HW 1 posted solutions

# HW 1 posted solutions - Ch 3 problems 1 3 7 12 23 27 29 36...

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Ch 3, problems 1, 3, 7, 12, 23, 27, 29, 36, 43, 44 3.1 If the atomic radius of lead is 0.175 nm, calculate the volume of its unit cell in cubic meters. Solution Lead has an FCC crystal structure (Table 3.1). The FCC unit cell volume may be computed from Equation 3.4 to be 3 -28 m 10 1.213 = × C V -------------------------------------------- 3.3 Molybdenum has a BCC crystal structure, an atomic radius of 0.1363 nm, and an atomic weight of 95.94 g/mol. Compute its theoretical density and compare it with the experimental value found inside the front cover. Solution This problem calls for a computation of the density of molybdenum. According to Equation 3.5 ρ = nA Mo V C N A For BCC, n = 2 atoms/unit cell, this results in [] ) ( ) ( atoms/mol 10 6.02 ) /( 3 / cm 10 0.1363 ) 4 ( g/mol) 4 cell)(95.9 atoms/unit 2 ( = 23 3 7 - × × cell unit = 10.22 g/cm 3 The value given inside the front cover is 10.22 g/cm 3 . -------------------------------------------

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3.7 Below are listed the atomic weight, density, and atomic radius for three hypothetical alloys. For each determine whether its crystal structure is FCC, BCC, or simple cubic and then justify your determination. A simple cubic unit cell is shown in Figure 3.42. Alloy Atomic Weight Density Atomic Radius ( g/mol ) ( g/cm 3 ) ( nm ) A 43.1 6.40 0.122 B 184.4 12.30 0.146 C 91.6 9.60 0.137 Solution For each of these three alloys we need, by trial and error, to calculate the density using Equation 3.5, and compare it to the value cited in the problem. For SC, BCC, and FCC crystal structures, the respective values of n are 1, 2, and 4, whereas the respective expressions for a (since V C = a 3 ) are 2 R , 2 R 2 , and 4 R 3 .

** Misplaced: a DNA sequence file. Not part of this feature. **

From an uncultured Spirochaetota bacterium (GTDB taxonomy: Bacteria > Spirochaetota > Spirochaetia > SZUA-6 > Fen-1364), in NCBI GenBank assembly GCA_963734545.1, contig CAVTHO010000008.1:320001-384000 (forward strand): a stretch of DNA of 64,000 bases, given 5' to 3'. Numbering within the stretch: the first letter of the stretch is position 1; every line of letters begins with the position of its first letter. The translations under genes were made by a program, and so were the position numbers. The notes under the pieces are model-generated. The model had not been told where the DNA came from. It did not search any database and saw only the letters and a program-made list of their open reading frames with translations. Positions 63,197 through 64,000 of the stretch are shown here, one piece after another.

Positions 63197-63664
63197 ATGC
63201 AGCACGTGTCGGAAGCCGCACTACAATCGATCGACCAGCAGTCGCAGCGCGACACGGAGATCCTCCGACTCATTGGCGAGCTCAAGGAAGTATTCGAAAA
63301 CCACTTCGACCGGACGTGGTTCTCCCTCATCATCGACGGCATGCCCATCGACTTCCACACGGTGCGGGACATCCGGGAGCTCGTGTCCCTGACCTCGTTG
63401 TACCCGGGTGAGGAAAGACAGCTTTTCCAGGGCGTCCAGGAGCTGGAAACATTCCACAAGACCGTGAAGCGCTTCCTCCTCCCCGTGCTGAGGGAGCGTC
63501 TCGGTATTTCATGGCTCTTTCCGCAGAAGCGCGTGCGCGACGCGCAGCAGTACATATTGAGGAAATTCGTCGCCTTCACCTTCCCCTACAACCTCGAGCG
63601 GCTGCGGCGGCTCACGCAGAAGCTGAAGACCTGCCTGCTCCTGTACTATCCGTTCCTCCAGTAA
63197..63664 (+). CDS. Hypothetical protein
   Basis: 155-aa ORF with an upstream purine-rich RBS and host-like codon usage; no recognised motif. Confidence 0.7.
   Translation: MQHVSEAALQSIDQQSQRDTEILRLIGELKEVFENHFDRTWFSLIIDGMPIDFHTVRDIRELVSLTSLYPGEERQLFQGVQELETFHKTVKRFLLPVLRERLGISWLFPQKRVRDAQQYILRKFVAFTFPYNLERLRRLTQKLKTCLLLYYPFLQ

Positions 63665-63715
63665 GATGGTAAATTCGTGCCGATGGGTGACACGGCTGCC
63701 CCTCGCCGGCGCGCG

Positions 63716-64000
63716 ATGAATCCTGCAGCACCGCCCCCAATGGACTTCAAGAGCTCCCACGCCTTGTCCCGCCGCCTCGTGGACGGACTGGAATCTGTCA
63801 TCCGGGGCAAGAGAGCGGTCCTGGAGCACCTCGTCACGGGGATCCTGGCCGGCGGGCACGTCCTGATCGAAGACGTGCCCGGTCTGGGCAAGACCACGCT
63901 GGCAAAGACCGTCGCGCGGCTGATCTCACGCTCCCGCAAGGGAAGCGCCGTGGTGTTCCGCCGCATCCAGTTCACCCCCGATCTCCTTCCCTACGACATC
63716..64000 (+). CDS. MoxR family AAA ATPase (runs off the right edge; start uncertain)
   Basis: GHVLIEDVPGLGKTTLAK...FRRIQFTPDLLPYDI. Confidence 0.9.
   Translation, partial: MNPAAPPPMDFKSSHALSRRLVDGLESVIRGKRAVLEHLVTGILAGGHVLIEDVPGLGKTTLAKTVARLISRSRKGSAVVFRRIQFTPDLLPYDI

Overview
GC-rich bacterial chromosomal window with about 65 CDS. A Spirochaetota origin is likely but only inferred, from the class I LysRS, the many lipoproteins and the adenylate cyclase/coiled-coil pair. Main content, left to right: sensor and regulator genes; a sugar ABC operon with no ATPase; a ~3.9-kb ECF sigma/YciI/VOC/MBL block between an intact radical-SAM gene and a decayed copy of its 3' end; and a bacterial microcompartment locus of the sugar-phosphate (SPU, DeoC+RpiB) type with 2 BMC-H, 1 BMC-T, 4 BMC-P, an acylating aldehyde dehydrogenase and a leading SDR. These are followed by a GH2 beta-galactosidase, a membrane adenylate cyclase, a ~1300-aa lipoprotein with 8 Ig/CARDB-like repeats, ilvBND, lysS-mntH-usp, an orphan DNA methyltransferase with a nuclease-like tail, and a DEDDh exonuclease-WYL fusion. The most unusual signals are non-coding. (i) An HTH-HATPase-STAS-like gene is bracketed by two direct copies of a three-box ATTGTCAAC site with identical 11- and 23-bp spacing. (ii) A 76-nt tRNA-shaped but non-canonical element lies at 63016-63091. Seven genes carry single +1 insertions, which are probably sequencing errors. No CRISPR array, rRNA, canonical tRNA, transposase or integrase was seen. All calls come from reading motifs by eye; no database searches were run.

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## This note was uploaded on 02/08/2012 for the course MAE 3324 taught by Professor Michaels during the Summer '10 term at UT Arlington.

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HW 1 posted solutions - Ch 3 problems 1 3 7 12 23 27 29 36...

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